A reader insisted that I must comment on Barack Obama's trip to Israel
. Some comment is "expected," I suppose, but I do so against my better judgment. I do not think anything can be learned about Obama's Israel policy from his remarks while here, and in fact, I don't think anything can be learned about future policies from anyone's campaign rhetoric. Obama's trip is viewed here largely as an election year junket. What he says is about wooing the Jewish vote in the United States and is largely irrelevant as an indication of what he will do once in office.
This fact is broadcast for all to see, as for example in the Washington Post article: Obama working to ensure Jewish vote.
That is what this trip was about, without any doubt. As I have frequently observed, US presidential candidates make many meaningless statements and groundless promises as part of what Dr. Henry Kissinger described as the peculiar American presidential election rite. The election campaign, as Kissinger observed, has nothing to do with later policy making. The advisers and policies of the campaign are often discarded once the candidate is in office. Meaningless commitments to Israeli security, donning of Kippot at the wailing wall and other such manifestations are all part of the baby -kissing routine required for election. The only wonder is that Americans take all this seriously. In this respect, Obama is no better or worse than any other candidate. McCain already had his turn here, and Obama can hardly be expected to promise much less.
For Obama, the Jewish vote in the swing state of Florida may be essential for victory, despite the erratic polls that seem to give him a wider and wider margin against McCain. McCain is a bit too old, his domestic policies are not going to appeal to Jews or most middle of the road Americans, he has no plan for the number 1 domestic American problem today - the economy. His stands on abortion and some other domestic issues serve to alienate "true" Republicans, and likewise to turn away liberals. He isn't getting much funding or support from the GOP, and like Hillary Clinton, he doesn't seem to know how to take advantage of Obama's many gaffs or the plums that fortune occasionally lands in his lap.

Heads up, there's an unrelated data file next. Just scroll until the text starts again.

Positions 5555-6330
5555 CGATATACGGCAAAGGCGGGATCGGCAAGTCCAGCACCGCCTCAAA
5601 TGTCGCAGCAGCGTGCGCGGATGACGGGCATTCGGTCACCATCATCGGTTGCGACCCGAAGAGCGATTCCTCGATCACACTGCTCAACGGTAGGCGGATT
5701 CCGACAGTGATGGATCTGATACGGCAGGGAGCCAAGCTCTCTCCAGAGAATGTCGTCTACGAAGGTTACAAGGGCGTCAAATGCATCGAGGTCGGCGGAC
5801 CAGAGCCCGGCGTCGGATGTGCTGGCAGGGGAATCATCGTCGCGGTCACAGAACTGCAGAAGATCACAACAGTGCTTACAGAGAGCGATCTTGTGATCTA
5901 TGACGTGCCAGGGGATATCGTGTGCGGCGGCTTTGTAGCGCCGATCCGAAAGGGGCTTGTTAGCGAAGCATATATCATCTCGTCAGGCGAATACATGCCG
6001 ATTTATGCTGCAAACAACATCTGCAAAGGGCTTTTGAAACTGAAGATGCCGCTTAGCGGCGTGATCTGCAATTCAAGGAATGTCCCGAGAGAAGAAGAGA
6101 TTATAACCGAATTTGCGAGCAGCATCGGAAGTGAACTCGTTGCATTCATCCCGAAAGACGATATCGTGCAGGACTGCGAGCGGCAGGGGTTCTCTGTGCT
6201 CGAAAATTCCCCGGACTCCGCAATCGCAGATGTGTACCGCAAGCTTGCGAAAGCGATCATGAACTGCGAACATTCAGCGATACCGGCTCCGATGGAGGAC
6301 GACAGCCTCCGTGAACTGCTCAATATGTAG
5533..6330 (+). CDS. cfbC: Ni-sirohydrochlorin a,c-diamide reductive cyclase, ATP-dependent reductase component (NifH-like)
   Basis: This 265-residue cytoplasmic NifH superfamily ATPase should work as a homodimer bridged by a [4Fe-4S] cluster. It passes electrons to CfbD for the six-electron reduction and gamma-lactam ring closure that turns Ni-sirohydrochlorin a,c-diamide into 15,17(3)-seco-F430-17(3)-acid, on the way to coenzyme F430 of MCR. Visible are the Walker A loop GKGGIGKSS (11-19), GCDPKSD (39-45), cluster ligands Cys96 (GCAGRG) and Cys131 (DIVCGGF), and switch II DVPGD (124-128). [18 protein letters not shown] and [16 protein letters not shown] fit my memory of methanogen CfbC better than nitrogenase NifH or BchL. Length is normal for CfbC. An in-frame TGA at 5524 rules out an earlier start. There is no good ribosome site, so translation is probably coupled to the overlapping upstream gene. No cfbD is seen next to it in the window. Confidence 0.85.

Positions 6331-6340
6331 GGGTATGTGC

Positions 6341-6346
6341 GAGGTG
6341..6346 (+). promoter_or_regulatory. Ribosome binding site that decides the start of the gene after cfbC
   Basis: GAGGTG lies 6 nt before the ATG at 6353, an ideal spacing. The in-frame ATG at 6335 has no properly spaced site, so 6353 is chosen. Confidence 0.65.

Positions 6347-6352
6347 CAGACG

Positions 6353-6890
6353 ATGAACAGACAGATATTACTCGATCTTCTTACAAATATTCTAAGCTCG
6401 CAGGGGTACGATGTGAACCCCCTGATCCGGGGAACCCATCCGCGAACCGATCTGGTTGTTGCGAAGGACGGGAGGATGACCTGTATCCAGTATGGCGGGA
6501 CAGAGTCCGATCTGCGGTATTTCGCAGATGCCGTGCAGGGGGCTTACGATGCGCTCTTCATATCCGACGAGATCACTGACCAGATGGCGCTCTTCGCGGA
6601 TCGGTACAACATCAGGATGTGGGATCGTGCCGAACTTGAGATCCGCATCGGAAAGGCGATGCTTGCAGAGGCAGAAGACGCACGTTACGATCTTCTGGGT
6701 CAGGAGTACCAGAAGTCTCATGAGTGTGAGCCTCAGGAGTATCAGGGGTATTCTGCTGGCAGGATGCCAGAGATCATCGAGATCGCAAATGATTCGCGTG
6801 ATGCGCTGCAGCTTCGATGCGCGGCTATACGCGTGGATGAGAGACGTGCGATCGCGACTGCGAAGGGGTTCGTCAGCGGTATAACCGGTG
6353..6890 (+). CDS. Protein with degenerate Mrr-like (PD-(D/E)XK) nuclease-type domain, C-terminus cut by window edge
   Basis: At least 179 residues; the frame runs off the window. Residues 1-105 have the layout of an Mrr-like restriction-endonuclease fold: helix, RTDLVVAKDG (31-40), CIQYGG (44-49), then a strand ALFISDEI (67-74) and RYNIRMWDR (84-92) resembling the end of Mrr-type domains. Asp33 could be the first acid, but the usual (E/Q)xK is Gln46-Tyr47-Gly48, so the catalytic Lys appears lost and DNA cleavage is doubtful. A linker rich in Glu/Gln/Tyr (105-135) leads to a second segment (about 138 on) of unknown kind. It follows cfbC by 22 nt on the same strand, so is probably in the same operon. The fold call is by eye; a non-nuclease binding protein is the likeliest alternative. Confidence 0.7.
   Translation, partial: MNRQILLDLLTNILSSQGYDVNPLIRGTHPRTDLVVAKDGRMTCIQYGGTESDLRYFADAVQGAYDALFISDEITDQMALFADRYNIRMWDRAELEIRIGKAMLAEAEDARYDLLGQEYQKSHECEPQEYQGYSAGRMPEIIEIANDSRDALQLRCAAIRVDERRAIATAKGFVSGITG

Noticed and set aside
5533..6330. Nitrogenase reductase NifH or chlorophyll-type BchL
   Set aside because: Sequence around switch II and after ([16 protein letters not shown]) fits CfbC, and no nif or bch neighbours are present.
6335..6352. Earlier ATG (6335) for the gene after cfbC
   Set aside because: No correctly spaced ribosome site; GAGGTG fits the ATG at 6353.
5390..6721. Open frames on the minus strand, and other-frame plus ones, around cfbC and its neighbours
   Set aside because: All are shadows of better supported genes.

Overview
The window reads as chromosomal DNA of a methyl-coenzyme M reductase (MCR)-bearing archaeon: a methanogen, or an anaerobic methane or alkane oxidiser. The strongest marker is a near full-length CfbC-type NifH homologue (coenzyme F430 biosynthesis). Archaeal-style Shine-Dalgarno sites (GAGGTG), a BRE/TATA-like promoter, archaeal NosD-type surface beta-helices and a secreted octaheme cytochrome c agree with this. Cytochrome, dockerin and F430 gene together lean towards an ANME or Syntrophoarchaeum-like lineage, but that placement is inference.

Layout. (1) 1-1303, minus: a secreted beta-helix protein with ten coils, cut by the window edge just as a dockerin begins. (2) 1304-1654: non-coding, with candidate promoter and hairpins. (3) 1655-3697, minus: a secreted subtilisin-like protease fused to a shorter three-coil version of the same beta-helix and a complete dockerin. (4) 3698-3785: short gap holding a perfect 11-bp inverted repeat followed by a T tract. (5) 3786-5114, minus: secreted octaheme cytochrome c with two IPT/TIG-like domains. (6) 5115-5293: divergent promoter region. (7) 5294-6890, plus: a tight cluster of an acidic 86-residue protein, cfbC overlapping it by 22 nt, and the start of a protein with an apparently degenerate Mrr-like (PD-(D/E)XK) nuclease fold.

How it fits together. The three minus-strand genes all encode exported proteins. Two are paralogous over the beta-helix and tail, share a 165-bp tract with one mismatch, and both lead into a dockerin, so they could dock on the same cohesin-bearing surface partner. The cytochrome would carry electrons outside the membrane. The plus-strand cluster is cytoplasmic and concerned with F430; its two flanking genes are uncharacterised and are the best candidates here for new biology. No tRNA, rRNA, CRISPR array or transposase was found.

A controversial centerpiece of Obama's campaign was the vow to "engage" Iran in order to bring about a solution to the nuclear weapons development impasse. The Bush administration removed the props from this proposition by sending a top negotiator to talks with Iran, yielding absolutely nothing. This greatly increases (or illustrates) the prospects that presidential "engagement" with Iran would be futile and lead to a humiliating rebuff in the best case, or to the enticement of an inexperience president into a deal that sells out both US and Israeli interests. But McCain didn't know how to exploit this gift. He should have made headlines by saying, "We tried Obama's solution for Iran, but it isn't working." Instead he confined his remarks
to the same old, same old. But Obama himself just might succeed in convincing enough people that he is too naive and inexperienced to be president.
If Obama is intent on wooing Jewish voters in Florida, he probably just committed a gaff as big as his waffling statement about divided Jerusalem. Obama's commitment to engagement in the peace process might win approval from Jewish voters who support him anyhow, but it certainly won't allay the fears of those Jews who think he favors the Palestinian cause. Obama revealed his political and foreign policy naivete and illustrated what road is paved with good intentions in an interview with Haaretz:
He would rather dive in and promote the peace talks between Israel and the Palestinians on the basis of existing American initiatives, associates of the U.S. presidential hopeful said Wednesday during his visit to Israel.
"I believe the next U.S. administration should move quickly," Obama told Haaretz.
"I have had in-depth discussions today with Israeli and Palestinian leaders, and encouraged all of them to make as much progress as they can in their negotiations this year," the presumptive Democratic Party nominee added. "The next U.S. administration should... help the parties build on the progress that has been made thus far, and continue to work toward the goal of two states living side by side in peace and security."